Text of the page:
Last weekend was my birthday. For the last few years, I have invited people over for a dinner party on my birthday. I decide on a menu and spend the day cooking a nice meal for my friends. Some people think it's not right to cook your own birthday dinner, but what I really want is to be surrounded by friends, talking and laughing over a nice and leisurely meal. The goal is to have everything ready when the guests arrive, so I don't have to spend the evening in the kitchen while everyone else has fun...

My birthday dinner menu:

Hors d'oeuvres
Cassoulet de canard
Root-vegetable cassoulet
Mixed green salad
Cheese plate with fruit
Pineapple upside-down cake

To find duck legs for the cassoulet and buy a nice selection of cheeses, I went down to Pike Place Market. I love going down there, it makes me feel all grown up to walk around the market with my environmentally friendly fabric shopping bag to buy meat, vegetables, cheeses, and flowers from people behind stalls. I think it's the interaction with these people that makes it different. At the grocery store, you hardly ever have to interact with anyone. Here, you have to ask and answer questions, and you can get a taste of the cheese... And I couldn't resist the tulips.

This being Seattle, I made a cassoulet with only poultry: duck legs (of course), chicken sausage (instead of saucisse de Toulouse), and turkey bacon (instead of lardons or bacon). And to accommodate the vegetarian among us, I also made a root-vegetable cassoulet from a recipe I found online, by Daniel Boulud. I doubt that any of these could pass off as cassoulet in the southwest of France where this dish originates (they are serious about their cassoulet), but my versions turned out well and my guests seemed to appreciate them!

(yes, the crust on the root-vegetable cassoulet is a little past "golden", but that's what happens when you're talking away and not paying attention... It tasted perfectly fine)

When I first had a dinner party for my birthday a couple of years ago, I made smoked salmon tartare, chicken puttanesca, and pineapple upside down cake, all from scratch. The next week, the only thing people kept telling me about was the cheese plate... It seems the idea of a cheese plate after the main course and before dessert was both unusual and fascinating... so now I make sure I always have a cheese plate...
Pineapple upside down cake has been my birthday cake for as long as I can remember. It's the only cake I remember my mother making on a regular basis. It wouldn't feel like my birthday without it...

I think the evening was a great success. I had fun, and I think everyone else did too. Sadly, it is my last birthday in Seattle. I'm moving back to Canada next Fall, and will have to start a new birthday tradition...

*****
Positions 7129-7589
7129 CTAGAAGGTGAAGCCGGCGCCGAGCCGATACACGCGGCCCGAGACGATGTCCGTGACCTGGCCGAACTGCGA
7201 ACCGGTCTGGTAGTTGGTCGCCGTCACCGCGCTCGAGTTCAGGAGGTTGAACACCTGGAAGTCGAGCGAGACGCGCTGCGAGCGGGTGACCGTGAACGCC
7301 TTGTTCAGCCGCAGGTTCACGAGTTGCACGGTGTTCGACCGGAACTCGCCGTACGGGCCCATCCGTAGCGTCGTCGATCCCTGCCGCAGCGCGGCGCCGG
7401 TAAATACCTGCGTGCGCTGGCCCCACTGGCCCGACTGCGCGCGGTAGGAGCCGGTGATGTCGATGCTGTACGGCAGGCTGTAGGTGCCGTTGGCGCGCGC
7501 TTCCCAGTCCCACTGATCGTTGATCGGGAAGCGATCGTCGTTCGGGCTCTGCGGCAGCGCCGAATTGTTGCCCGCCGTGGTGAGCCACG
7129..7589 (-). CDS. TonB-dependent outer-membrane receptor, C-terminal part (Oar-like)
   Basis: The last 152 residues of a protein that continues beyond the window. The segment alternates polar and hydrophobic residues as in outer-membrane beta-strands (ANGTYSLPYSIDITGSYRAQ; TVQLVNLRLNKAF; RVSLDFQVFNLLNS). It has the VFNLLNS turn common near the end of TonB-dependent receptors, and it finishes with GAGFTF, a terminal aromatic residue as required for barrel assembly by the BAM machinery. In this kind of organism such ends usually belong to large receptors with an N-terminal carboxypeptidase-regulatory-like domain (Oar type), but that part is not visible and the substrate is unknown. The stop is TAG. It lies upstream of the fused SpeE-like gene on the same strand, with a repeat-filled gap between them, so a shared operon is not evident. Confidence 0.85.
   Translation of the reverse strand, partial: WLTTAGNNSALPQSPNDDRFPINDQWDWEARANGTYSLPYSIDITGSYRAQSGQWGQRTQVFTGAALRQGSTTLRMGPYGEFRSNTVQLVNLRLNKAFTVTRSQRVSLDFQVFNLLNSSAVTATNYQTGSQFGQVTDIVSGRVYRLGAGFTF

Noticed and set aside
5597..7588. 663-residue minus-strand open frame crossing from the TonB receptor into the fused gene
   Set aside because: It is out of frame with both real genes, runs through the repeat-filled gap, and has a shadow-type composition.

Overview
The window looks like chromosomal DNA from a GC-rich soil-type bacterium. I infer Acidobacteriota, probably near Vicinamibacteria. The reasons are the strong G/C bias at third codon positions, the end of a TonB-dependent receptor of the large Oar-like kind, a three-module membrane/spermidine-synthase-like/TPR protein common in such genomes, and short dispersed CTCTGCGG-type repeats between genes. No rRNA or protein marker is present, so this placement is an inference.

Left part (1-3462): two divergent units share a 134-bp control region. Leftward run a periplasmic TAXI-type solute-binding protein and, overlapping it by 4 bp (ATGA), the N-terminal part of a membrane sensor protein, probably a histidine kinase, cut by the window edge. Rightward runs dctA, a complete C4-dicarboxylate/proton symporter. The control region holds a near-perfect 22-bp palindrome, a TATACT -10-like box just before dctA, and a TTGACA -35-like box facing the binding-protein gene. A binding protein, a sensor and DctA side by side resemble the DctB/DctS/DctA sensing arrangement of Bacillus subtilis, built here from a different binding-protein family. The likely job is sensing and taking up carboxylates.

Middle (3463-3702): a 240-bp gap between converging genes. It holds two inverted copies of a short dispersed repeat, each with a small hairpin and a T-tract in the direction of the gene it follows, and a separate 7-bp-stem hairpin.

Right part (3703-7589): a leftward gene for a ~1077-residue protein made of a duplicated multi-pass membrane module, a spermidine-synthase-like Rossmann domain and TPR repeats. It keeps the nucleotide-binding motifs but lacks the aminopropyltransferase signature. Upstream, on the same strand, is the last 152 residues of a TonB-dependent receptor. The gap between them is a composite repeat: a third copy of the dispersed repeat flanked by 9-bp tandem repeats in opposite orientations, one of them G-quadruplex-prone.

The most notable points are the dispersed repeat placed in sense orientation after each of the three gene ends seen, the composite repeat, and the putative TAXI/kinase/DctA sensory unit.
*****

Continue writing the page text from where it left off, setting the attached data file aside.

In the meantime, I leave you with a picture of the card and gift Emily gave me. Yarn humor, you have to love it...

Unfortunately, I already have the Dai Sijie novel (very good, great choice!). I just started "How I Learned to Cook", a collection of essays by famous chefs. Quite interesting!

p.s. I just noticed on the picture that there's a pretty big typo in the title on the spine of the book...

Friday, February 1, 2008

The endless cardigan

To be fair, the title is slightly misleading. It makes it sound like knitting this cardigan was a painful process. It wasn't. It's a great pattern, simple but with enough going on that you need to pay attention. The stripes are a great motivator because you can actually see how fast you're progressing. But, dude! It's fingering weight yarn! Even if the stripes add up, it's such thin yarn that the length (actually the width, since it's knit from side to side) changes sooooo slowly... Hours and hours of knitting stripe after stripe, and I was still only halfway through the back! I think it wouldn't have seemed as long if I wasn't knitting against a deadline...

I got an e-mail in early January inviting me to a baby shower for a friend from knitting club. I see her regularly at knitting club, but I don't know her that well so I hadn't expected the invitation (but was flattered to be included). Emily was better prepared than I was... As soon as I got back in town after the holidays, I surfed Ravelry for a suitable pattern: a quick knit using yarn from the stash, but still worthy of a baby shower gift. This baby cardigan seemed like the perfect pattern: knit in one piece, so minimal seaming and weaving in of ends would be required. It called for fingering weight yarn, and I have tons in the stash. It had to be gender neutral, so I chose some white Baby Ull and green Fleece Artist Sock Yarn.

I had 10 days to knit the whole thing and I thought that was plenty of time. Of course, I then proceeded to waste the first evening because I cast on with the white yarn first and decided the next day that it would be prettier with a green border and white stripes (I still think starting over was the right decision). So, 9 days to go. I knit and knit and knit every chance I got. On the bus, over lunch, while reading e-mail, and every night. The day before the baby shower was a Saturday, and I knit most of the day. Still, it wasn't meant to be. The morning of the baby shower, I still had to knit a whole sleeve and one of the fronts. Fortunately, I figured that might happen and I had a backup gift (baby pyjamas and bibs). It took me another week to actually finish it. Now it's all nice and blocked, with white buttons sewn on. And the expectant mother will get it this week at knitting club... I hope she likes it!

Pattern: b14-27 Jacket by DROPS design
Yarn: Dale Baby Ull (white) and Fleece Artist Basic Merino Sock Yarn (green)
Needles: addi turbo US 21/2 (3.0mm)
Started: January 9, 2008
Finished: January 29, 2008

I'm really happy with the cardigan! It's cute, and the color combination comes out great! I can see myself knitting another one, but next time I'll make sure I have a three-week time frame...